Photo credit: "As groundwater wells run dry, the task of supplying Bangalore’s residents and office parks has been taken up by privately operated tanker trucks.
The head of the Environmental Protection Agency (EPA) argued Wednesday that using coal for electricity is necessary for the reliability of the electric grid. Speaking on Fox Business’s “Varney & Co.,” Scott Pruitt warned of the problems of relying too heavily on natural gas, which has increased in use over the last decade as coal has fallen. Pruitt argued in part that cybersecurity concerns should inspire the country to maintain coal as a significant fuel source. “Utility companies across this country need fuel diversity. You need solid hydrocarbons on-site that you can store, so when peak demand rises, you’ve got solid hydrocarbons to draw on,” Pruitt told host Charles Payne..." (File image: Reuters).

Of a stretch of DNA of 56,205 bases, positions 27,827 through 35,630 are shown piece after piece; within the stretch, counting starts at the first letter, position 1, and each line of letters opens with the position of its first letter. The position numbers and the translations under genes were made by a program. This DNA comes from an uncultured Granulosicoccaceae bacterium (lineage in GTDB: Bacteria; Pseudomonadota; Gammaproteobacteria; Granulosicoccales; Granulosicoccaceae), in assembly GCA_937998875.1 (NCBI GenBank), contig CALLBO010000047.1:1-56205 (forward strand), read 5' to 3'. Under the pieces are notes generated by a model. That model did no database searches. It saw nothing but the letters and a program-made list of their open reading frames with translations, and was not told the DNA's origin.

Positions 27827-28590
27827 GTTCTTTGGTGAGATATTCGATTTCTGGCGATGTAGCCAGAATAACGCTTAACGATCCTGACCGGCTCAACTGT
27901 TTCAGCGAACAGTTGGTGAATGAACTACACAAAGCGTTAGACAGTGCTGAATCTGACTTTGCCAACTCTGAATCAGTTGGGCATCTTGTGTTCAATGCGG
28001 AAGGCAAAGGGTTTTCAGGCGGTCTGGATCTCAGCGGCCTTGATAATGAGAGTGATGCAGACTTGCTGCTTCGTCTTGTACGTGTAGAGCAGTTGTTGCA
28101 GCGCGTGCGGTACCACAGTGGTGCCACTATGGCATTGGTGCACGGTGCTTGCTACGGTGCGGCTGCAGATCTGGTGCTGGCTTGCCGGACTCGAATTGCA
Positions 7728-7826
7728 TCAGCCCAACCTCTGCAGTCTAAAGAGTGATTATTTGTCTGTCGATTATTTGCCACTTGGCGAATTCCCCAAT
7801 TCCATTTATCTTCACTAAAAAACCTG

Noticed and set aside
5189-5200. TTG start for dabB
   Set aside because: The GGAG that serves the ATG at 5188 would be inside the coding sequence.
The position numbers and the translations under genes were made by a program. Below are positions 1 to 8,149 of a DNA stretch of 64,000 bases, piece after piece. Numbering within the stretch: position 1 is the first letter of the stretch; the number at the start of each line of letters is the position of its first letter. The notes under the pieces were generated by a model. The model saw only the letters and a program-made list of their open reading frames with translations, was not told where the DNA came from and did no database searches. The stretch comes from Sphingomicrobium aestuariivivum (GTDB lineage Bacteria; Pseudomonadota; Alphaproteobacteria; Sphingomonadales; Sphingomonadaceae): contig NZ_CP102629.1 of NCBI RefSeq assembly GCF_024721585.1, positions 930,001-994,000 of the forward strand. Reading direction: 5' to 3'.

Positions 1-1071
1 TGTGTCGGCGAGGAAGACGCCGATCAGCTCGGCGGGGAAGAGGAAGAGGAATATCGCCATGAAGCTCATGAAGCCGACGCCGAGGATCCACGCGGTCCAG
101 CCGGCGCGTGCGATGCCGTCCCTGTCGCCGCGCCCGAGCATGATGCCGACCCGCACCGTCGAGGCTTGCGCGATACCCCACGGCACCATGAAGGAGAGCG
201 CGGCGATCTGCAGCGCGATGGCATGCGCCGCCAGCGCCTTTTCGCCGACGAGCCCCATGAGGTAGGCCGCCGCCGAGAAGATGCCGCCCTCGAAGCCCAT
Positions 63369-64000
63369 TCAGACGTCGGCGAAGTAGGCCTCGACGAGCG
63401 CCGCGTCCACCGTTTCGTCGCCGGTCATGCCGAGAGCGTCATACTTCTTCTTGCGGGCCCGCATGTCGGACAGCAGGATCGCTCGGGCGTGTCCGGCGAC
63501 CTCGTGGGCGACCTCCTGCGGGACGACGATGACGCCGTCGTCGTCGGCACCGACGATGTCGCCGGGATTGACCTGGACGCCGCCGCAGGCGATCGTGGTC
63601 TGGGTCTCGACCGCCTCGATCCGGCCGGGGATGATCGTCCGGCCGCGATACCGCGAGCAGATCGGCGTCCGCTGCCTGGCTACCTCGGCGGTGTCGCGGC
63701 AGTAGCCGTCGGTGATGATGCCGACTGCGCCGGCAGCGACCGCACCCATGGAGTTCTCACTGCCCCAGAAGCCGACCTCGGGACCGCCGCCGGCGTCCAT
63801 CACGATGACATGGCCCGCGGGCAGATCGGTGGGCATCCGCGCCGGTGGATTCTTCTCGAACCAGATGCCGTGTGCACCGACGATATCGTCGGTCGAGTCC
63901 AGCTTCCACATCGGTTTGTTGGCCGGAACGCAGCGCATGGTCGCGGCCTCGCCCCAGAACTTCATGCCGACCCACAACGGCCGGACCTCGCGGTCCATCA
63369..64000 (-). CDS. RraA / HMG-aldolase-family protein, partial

Driving Chevrolet Bolt Makes TIME Writer an Electric Car Believer....Maybe. Here's an excerpt from insideevs.com: "...He points out that though environmentalists have been touting such vehicles for quite some time, the electric car just wasn’t practical. Short range vehicles that were way too expensive, just didn’t appeal to the masses. The Chevrolet Bolt is the first car to truly change this. So, it will be awhile before the general population starts to realize, but it’s imminent. We are finding more and more of these reviews, in which a general publication, or a non-automotive writer is pleasantly surprised by the Chevrolet Bolt. This is outstanding for the segment, because we all know that the average Joe or Jane is probably not reading about EVs on a regular basis. Fitzpatrick says that once you get past all the futuristic visions, the Chevrolet Bolt feels just like you’re driving any other sporty crossover..."